I would ordinarily say that I am a die-hard New York Rangers fan, and can’t go a day without chocolate — but they really do know that!
Why did you go into marketing?
I was an undergraduate business student at Washington University in St. Louis and had a team assignment to create a plan to launch a new product for AT&T. It was my first taste of the power of research, insights and working with a team to create a thoughtful and ROI-driven plan.
I still remember the fear and thrill of presenting our approach! After graduating, I worked at Young & Rubicam and experienced the pulse of advertising and marketing firsthand.
The combination of strategy, analytics, technology and creativity — I just knew that was what I needed to do for my career.
What other career would you like to try?
My dream is to eventually own a vineyard! What a great way to combine my passion for wine and food, and extend that joy to others.
What’s the last business book you read, and what did you think of it?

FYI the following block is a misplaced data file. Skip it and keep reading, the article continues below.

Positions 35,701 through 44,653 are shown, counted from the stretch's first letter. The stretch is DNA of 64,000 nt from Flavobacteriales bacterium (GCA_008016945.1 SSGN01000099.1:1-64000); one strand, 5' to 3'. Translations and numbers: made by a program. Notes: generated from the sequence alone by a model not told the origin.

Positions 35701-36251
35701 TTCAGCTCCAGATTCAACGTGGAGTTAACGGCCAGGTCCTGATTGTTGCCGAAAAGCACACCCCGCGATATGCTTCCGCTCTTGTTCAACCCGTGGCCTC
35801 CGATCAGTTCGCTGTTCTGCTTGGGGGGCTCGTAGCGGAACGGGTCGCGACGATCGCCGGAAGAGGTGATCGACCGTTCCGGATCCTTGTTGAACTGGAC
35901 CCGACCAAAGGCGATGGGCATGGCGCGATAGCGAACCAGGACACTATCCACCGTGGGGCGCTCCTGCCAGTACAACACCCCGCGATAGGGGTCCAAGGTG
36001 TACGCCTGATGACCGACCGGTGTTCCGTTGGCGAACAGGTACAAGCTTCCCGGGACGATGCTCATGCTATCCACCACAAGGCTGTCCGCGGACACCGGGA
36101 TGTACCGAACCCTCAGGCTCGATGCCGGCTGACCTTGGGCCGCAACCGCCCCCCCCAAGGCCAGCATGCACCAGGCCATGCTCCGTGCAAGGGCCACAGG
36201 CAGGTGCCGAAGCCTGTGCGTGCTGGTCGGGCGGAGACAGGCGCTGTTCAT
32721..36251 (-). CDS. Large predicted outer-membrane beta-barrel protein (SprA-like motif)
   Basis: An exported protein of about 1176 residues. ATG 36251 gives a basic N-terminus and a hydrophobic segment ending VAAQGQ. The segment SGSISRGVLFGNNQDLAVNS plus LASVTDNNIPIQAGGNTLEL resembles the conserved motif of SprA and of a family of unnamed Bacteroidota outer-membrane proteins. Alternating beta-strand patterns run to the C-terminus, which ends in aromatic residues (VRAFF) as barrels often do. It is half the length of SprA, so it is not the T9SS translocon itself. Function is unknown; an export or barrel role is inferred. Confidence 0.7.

Losing the Signal by journalists Jacquie McNish and Sean Silcoff — This is the story of how RIM revolutionized an industry and built an empire, but lost it to the hands of Apple and Google by 2010.
I found the book to be an entertaining and engrossing cautionary tale of a tech giant who was unable to evolve quickly enough, not recognizing the future as it was presented to them. It reinforced the need to manage growth, embrace change, while never losing the spirit of evolution and innovation.
Outside of your company’s efforts, what ad campaign or video caught your eye recently?
Hefty has been doing some great work. I thought their “Cool Moms” campaign was hilarious.
I first saw these videos this summer and was stopped in my tracks. Relatable moms break into Millennial/Gen-Y slang, talking about their evenings — and the Hefty’s Red Cups fit right in.
Their #SaidNoSchoolEver brings humor to showcase real problems with education today and the support Hefty provides.